To What Extent Does Democracy in the Uk Need Reform?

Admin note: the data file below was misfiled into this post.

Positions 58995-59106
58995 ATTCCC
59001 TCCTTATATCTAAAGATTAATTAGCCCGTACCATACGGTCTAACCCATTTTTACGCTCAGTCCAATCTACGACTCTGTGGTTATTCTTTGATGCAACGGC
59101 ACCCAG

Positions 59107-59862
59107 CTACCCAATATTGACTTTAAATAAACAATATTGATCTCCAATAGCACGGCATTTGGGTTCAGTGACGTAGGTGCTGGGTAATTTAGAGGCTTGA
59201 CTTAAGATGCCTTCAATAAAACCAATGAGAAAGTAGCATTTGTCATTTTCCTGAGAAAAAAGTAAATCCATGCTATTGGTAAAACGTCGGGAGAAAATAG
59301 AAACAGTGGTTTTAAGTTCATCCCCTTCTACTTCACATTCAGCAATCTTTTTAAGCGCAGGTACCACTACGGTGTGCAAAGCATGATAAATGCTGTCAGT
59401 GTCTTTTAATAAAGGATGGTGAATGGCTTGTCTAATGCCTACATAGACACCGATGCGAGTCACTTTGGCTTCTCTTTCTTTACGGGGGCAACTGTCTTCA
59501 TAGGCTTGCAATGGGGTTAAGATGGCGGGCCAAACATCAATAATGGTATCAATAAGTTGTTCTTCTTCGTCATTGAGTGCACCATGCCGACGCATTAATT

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To what extent does democracy in the UK need reform? Democracy refers to any society or political system in which the people are able to make or influence decisions and where government is accountable to the people. In short, democracy means 'rule by the people'. In the UK the nature and state of democracy can be viewed from three perspectives: the nature of political institutions, the nature of political processes and the nature of political participation. The UK has a multi-level government, a system of free and fair democratic elections is present, basic rights and liberties of citizens are protected and there is a wide range of political parties and pressure groups. However, there are many criticisms of UK democracy which suggest it is in need of reform. The use of the first-past-the-post system at general elections, less political participation, the absence of a properly drafted bill of rights incorporated within a codified and entrenched constitution, presidentialism and the improper separation of powers are just a few of the issues which rise from UK democracy. It is unarguable that UK democracy is in crisis and is in need of reform, although some aspects are strong and should remain as they are. Elections are free and held regularly, however their often considered to be unfair and undemocratic. This is likely to be due to the first-past-the-post system which distorts party representation and unfortunately, smaller parties are often under-represented. A proportional representation system should be introduced to better the representation. This could however lead to extremist parties such as the BNP gaining seats in the Houses of Parliament. In the UK all competent adults are permitted to participate in political processes. There is freedom of association, of thought and of belief. General elections incorporate a wide franchise and operate under a
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